The ideas of an afterlife in either heaven or hell likely came from the Zoroastrians in Persia. Their prophet Zarathustra likely lived somewhere between 1200 and 1000 BC. He believed that the universe was a battle ground for the forces of good and evil. In the centuries after his death, his beliefs were greatly embellished. It came to be believed that after death, the soul of a good person would pass to heaven, while the soul of a wicked person would be tortured in hell. On a more cosmic scale, it was believed that the forces of good and evil would clash in a final battle, leading to a definitive victory of the good. At that time, a figure known as the Saoshyant would also bring about a resurrection of the dead, after which the wicked will pass through a river of molten metal burning away all their sins. Interestingly, Zoroastrian, Jewish, and Christian communities would insist on a physical resurrection, still lacking the belief that a soul could be truly functional without a body.
The first definitive Judaic reference to the resurrection comes from the 3rd century BC, in The Book of Enoch, which did not become part of the Bible. In this book we read how the patriarch Enoch was taken on a journey with angels. The angels showed him a mountain with four recesses in which the dead waited for their judgment. Three recesses were dark, housing evil souls, while one was light, for the just souls. At a later point, we read, the good souls will eat from the Tree of Life and will regain their earthly body.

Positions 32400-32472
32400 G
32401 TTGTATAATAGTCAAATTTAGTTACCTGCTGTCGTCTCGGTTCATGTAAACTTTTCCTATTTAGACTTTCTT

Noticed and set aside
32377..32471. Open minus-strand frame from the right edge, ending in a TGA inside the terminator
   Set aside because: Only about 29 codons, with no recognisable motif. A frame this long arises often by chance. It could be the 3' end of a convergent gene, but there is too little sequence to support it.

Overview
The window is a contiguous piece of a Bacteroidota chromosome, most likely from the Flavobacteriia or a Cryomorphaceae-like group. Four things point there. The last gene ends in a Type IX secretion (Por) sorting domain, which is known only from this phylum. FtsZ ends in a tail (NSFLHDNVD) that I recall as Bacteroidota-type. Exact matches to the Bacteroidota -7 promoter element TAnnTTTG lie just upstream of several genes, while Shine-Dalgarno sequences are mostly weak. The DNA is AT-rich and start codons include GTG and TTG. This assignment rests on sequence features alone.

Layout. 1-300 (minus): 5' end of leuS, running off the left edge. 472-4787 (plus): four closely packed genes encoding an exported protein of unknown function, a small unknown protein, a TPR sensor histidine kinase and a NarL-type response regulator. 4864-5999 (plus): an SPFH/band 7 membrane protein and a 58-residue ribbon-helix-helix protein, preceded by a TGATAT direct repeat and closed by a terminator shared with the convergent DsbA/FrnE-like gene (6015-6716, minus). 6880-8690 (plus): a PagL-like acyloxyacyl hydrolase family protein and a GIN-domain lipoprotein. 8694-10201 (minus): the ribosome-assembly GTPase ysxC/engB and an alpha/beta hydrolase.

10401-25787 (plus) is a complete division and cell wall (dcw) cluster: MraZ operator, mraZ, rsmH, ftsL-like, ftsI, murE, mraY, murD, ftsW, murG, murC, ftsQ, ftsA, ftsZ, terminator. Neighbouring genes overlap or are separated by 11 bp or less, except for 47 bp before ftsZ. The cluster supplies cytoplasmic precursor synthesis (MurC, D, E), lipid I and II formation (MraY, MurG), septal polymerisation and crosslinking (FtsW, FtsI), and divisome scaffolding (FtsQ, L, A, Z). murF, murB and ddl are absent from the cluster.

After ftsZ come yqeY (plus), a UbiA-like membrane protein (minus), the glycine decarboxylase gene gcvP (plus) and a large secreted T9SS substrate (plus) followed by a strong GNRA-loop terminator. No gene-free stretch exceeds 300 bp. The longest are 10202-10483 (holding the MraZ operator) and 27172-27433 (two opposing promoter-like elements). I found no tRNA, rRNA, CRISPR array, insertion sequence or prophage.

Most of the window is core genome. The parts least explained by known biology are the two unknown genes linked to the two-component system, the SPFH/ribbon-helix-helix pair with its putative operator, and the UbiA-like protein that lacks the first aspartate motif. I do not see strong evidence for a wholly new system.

The Book of Daniel and 2 Maccabees, both from the 2nd century BC, also mention the resurrection. Both texts were written during a time when the Jews were persecuted by their Greek overlords, and therefore give extra attention to martyrdom. In Daniel, we read that martyrs will wake up from the dead and live forever, while apostates will be punished. In 2 Maccabees, a martyr yelled out to his torturer “at his last breath”:
You accursed wretch, you dismiss us from this present life, but the King of the universe will raise us up to a renewal of everlasting life, because we have died for his laws.
We find similar ideas among the Jewish communities that were influential at the time of Christ. The Pharisees, the most influential group, believed that the good would be rewarded with a new body, while the wicked would be punished for all eternity. According to the New Testament, they also believed in angels, ghosts, immortal souls, and the Last Judgment, when God would decide definitively who would end up in heaven and who in hell. In contrast, the Sadducees, the second most influential Jewish branch, believed life simply ended after death.
Similarly, Jesus also believed in heaven and hell, the Last Judgment, and the resurrection, which according to Jesus would occur within his generation:
Truly I tell you, this generation will certainly not pass away until all these things have happened. Heaven and earth will pass away, but my words will never pass away. 
Despite his usually tolerant message, we read that Jesus had come to Earth to perform the Last Judgment, separating the righteous from the evildoers:
Fig. 344 – Last Judgment by Stefan Lochner ( c. 1435 AD) (Wallraf–Richartz Museum, Germany)